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​Metal Spinning How to, Part 4 -- Trim Tool

Posted by Earl Powell, edited by Lydia Harry on

Metal Spinning How to, Part 4 -- Trim Tool

In part 3, I described the metal spinning tool. Now I will describe and explain the importance of the trim tool. There are three basic types of tools used in metal spinning. The first and most important is the spinning tool, however it would be difficult to execute a metal spinning without the second type, the trim tool. The third type of tool would be the beading tool. The beading tool is not required for spinning but is used to perform a post spinning operation, namely putting a bead on the spinning. Post 5 in this series will cover the beading tool.

The trim tool has two major functions. The first is to trim off any runout or eccentricity that develops at the perimeter of the metal spinning. When trimming off this runout or eccentricity the part is often cut down to size at the final trimming. The second important function of the trim tool is to cut out the end of the metal spinning as required to secure the design intent. Sometime this needs to be done just to get the metal spinning off the tool, (mandrel).

Looking first at trimming off the runout or eccentricity one might ask why is there eccentricity? The raw material for metal spinning is sheet metal, more precisely metal circles. However, these metals circles may be precisely stamped out yielding a nearly perfect circle with a pristine edge 

or they could be cut out by scribing a circle of the appropriate size and then cutting out the circle with aviation snips. While I have cut circles for many years using aviation snips and I am pretty good at doing it, the edges are far from perfect. 

So if you cut the circle by hand you most likely need to trim it. Further, these circles are made of sheet metal. Sheet metal is a rolled product and therefore has a grain. Because of the rolling operations used to bring the sheet down to the appropriate thickness and grain, the circle will not stretch symmetrically. While in “conventional” metal spinning the goal is to achieve a consistent cross section thickness throughout the part, even the most experienced metal spinner will have some stretching. As the spinning process proceeds you will generally see more and more runout or eccentricity. Beginning metal spinners are likely to be stretching the part and see rather severe runout. This runout needs to be trimmed off before the runout gets too bad. You also want to watch for cracks that could be starting at the perimeter of the circle. This is more likely to happen on hand cut circles. You must also trim off these cracks because they will simply propagate and get much worse requiring you to abandon the spinning because it would be far to dangerous to proceed. Obviously you would want a nice clean concentric edge on your part if for no other reason than aesthetic; it should look nice. If you are going to perform a post spinning operation such as beading of the assembly, these eccentricities must be trimmed out.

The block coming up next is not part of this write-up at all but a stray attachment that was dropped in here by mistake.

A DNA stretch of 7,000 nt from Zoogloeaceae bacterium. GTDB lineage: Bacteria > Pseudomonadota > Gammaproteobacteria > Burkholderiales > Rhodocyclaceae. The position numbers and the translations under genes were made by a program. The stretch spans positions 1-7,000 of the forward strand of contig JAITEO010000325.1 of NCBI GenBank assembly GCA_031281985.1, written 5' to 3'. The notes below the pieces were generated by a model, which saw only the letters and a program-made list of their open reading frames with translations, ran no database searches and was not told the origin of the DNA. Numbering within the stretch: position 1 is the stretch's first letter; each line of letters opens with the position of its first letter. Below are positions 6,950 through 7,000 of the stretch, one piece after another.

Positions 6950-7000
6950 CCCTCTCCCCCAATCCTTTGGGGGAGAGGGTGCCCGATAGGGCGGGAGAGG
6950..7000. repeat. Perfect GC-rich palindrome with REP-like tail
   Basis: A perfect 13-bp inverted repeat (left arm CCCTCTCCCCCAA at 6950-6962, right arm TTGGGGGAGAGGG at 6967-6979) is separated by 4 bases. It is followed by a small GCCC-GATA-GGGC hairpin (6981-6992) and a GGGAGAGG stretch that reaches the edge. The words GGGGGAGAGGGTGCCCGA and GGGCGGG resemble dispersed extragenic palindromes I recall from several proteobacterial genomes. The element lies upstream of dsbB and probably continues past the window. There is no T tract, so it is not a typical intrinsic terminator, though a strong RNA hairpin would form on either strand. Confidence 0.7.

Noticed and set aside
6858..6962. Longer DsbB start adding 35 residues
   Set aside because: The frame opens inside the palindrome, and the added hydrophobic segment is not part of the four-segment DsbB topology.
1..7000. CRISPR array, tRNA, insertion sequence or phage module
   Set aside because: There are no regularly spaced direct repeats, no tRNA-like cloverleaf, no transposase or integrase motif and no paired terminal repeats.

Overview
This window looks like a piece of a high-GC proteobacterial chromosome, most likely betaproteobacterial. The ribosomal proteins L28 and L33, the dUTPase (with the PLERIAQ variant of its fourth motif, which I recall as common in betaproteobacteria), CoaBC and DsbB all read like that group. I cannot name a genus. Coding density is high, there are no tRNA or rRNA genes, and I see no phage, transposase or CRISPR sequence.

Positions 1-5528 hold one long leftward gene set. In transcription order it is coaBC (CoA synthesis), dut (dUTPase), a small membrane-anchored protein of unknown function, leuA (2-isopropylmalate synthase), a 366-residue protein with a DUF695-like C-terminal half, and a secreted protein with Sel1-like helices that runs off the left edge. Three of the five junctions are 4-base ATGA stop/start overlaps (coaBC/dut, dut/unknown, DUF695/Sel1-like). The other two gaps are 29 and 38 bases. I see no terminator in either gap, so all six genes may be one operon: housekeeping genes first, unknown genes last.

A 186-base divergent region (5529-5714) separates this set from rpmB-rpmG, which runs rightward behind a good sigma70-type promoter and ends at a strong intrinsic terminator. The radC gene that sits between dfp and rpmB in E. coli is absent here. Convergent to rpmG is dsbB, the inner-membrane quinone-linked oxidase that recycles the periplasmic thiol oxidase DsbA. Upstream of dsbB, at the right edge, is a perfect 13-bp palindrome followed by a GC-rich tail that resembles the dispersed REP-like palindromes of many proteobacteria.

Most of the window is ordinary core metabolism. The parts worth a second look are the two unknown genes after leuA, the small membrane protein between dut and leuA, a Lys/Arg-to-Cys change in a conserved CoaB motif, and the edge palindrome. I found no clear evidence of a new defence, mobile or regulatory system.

The trim tool is also used to remove the end from the spinning, as in the example of spinning a jelly jar funnel as shown in the image.

In general, you remove the end or a portion of the end, as done with the jelly jar funnel, or just so that the part can be removed from the spinning mandrel as shown in the example of the venturi.

Now that I have convinced that you need a trim tool, I will describe the trim tool. The trim tool is similar to the spinning tool in that it has the steel rod, handle and ferrule.

Rather than having a specially prepared end used for spinning, the trim tool steel rod has a hole and set screw used to secure tool bits. 

The tool bits may be high speed steel (HSS) or Carbide. In general high speed steel is preferred for nonferrous metal such as aluminium, pewter, copper, brass, bronze, and silver. However, this requires that sharpening equipment and/or the expertise for sharpening needs to be available. A dull and/or incorrectly sharpened HSS tool bit is more dangerous than a carbide tool. I use carbide tool bits almost exclusively. These carbide tool bits come in several configurations, last a long time, and are inexpensive. I use the 5/16” BL-5 C2 carbide tool, and these are included when you purchase the trim tool.

The trim tool is similar enough to the metal spinning tool that I am not going to go over how the tool is made in the detail presented for the spinning tool. The handle is shorter and the tool bit is inserted into the tip of the tool and secured with a set screw.

Once again, while you could fabricate the trim tool yourself, may I suggest that purchasing one for $122.99 would be your best option.

In the next post I will describe the metal spinning beading tool.

This is part 4 in our series of Metal Spinning How To posts. If you missed posts 1, 2, or 3, I have provided a link below:

Metal Spinning How To Part 1-- Lever and Fulcrum

Metal Spinning How To Part 2 -- Tool Rest

Metal Spinning How To Part 3 -- Spinning Tool

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